Guilty & Innocent (Matthew 27:11-26

December 10, 2023 | Brandon Cooper

This sermon examines the trial of Jesus before Pilate as told in Matthew 27:11-26. It discusses how Jesus came as an unexpected king to save people in an unexpected way through his substitutionary death on the cross. Though innocent, Jesus remained silent at his trial in fulfillment of prophecy. He took the place of the guilty, represented by Barabbas, by being condemned to die on the cross instead of Barabbas. This allowed guilty sinners to be saved and welcomed as innocent by God. The sermon encourages listeners to submit to Jesus’ rescue through faith in him, despite it not being the rescue they wanted or expected.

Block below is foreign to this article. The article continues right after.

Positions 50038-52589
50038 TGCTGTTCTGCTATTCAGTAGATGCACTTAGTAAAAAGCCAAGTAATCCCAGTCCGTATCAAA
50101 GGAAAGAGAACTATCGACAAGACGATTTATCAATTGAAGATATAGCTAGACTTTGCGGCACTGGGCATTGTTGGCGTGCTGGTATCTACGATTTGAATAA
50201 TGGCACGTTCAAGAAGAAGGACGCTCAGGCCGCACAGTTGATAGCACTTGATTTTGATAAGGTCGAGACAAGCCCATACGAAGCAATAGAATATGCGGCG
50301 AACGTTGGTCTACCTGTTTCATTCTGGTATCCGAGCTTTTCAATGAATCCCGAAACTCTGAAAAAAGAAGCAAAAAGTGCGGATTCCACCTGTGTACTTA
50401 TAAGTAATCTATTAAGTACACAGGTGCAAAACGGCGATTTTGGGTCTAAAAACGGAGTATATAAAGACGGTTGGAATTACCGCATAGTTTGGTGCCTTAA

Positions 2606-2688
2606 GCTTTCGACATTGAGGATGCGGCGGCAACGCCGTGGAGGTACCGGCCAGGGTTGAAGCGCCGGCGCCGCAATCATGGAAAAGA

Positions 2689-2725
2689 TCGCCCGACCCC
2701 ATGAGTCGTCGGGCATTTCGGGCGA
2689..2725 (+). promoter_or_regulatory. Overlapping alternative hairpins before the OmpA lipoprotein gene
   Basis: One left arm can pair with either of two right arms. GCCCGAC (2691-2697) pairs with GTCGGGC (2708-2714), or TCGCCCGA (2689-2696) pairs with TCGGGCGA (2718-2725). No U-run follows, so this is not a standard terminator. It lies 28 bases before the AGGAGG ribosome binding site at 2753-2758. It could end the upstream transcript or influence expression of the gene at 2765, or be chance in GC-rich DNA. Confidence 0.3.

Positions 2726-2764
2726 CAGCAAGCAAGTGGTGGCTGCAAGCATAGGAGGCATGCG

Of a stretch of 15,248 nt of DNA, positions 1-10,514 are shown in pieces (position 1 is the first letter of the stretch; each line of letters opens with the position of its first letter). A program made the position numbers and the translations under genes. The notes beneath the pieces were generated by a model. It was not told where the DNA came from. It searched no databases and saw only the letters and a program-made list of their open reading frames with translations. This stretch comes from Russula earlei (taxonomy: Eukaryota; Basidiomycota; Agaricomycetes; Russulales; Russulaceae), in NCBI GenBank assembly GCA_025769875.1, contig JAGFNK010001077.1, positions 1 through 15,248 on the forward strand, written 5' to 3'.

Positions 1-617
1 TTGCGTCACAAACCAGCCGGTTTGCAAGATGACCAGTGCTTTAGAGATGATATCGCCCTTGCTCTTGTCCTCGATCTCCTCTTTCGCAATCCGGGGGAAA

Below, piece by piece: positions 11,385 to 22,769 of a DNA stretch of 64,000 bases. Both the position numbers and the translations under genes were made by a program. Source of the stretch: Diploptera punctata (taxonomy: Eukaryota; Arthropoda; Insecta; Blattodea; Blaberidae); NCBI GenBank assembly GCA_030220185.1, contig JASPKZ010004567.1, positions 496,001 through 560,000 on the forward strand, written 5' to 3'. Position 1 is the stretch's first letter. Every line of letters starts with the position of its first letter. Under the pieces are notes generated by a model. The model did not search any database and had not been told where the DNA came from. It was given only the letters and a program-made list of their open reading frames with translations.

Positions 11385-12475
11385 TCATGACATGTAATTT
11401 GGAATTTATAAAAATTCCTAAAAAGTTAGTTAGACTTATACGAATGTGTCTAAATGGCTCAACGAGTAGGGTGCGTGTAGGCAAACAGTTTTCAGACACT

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Good morning church, and go ahead grab your Bibles open up to Matthew chapter 27. We’ll be starting in verse 11, Matthew 27, verse 11. As you’re turning there, I would guess that a great many of you have seen the film Finding Nemo. And you know, there’s a certain scene there where the Australian dentist goes to scoop Nemo out of the tank to give to his niece, or whatever it is, and the other fish in the tank rescue Nemo, but somewhat counter intuitively, because they want Nemo to go deeper into the net, when of course, your instinct is to swim out of the net. And then they also all get in the net with him, which seems even stranger, of course, but they save Nemo, because the whole net goes into the water and stuff like that. And then Nemo is able to do this for some other fish later on when the fishing trawler, like scooped up a whole bunch of them in the ocean, and he’s able to convince these other fish, you know, you got to swim down instead of trying to swim out and he gets in the net with them. But you know, he convinces them to to act counter intuitively, even though it really does take some convincing there for a moment. Now, why do I mention any of this? Let’s go back to our series idea, which we kind of looked at last week, the idea last week was to have any hope of salvation, we need an unexpected King, not just what we’re going to see today is it’s not just the who, but the how that is unexpected as well, because this unexpected King launches a wholly unexpected rescue plan as well. Like we did not expect rescue to come like this. We did not expect deliverance to look like this. And so our main idea up on the screen for you there to have any hope of salvation, we need our unexpected King, to save us in an unexpected way to unpack as we go this morning. I just want to give us one kind of key piece as we get started The why is the way unexpected. It’s because of who we are. As much as it is because of who Jesus is. It’s unexpected because the ones he’s come to save are guilty. We are guilty of high treason against the unexpected King. Like we’re engaged in regicide, as we’ll see. And so the fact that Jesus is coming to save those who are an act of rebellion against them leads to a series of ironies, this unexpected, you know, Nemo, like rescue that we’ve got here. So we’re gonna look at these three ironies as we unpack our passage this morning. So the first irony is that Jesus is the silent word from Matthew 27, verses 11 to 14. Let me read it for us now. Meanwhile, Jesus stood before the governor and the governor asked him, Are you the king of the Jews? You have said so Jesus replied, when he was accused by the chief priests and the elders, he gave no answer. Then Pilate asked him, don’t you hear the testimony they’re bringing against you. But Jesus made no reply, not even to a single charge to the great amazement of the governor. So let’s just situate ourselves here, where we are. In the story. Jesus has already been tried by the Jewish leaders, the religious leaders who’ve been found guilty of blasphemy, and now they hand him over to Rome, for execution, not something that they are supposed to do. So that’s why they’re giving him to Rome, as this is going on. You know, Peter is actively disowning Jesus, Judas is hanging himself. And that’s the the meanwhile, while all that’s happening, Jesus stands before Pilate. So why is he before Pilate? He has been found guilty of blasphemy, about which Rome cares, not one jot, of course, they don’t care in the slightest what any particular Jew thinks about anything religiously. And so the religious leaders have to turn this theological issue into a political one.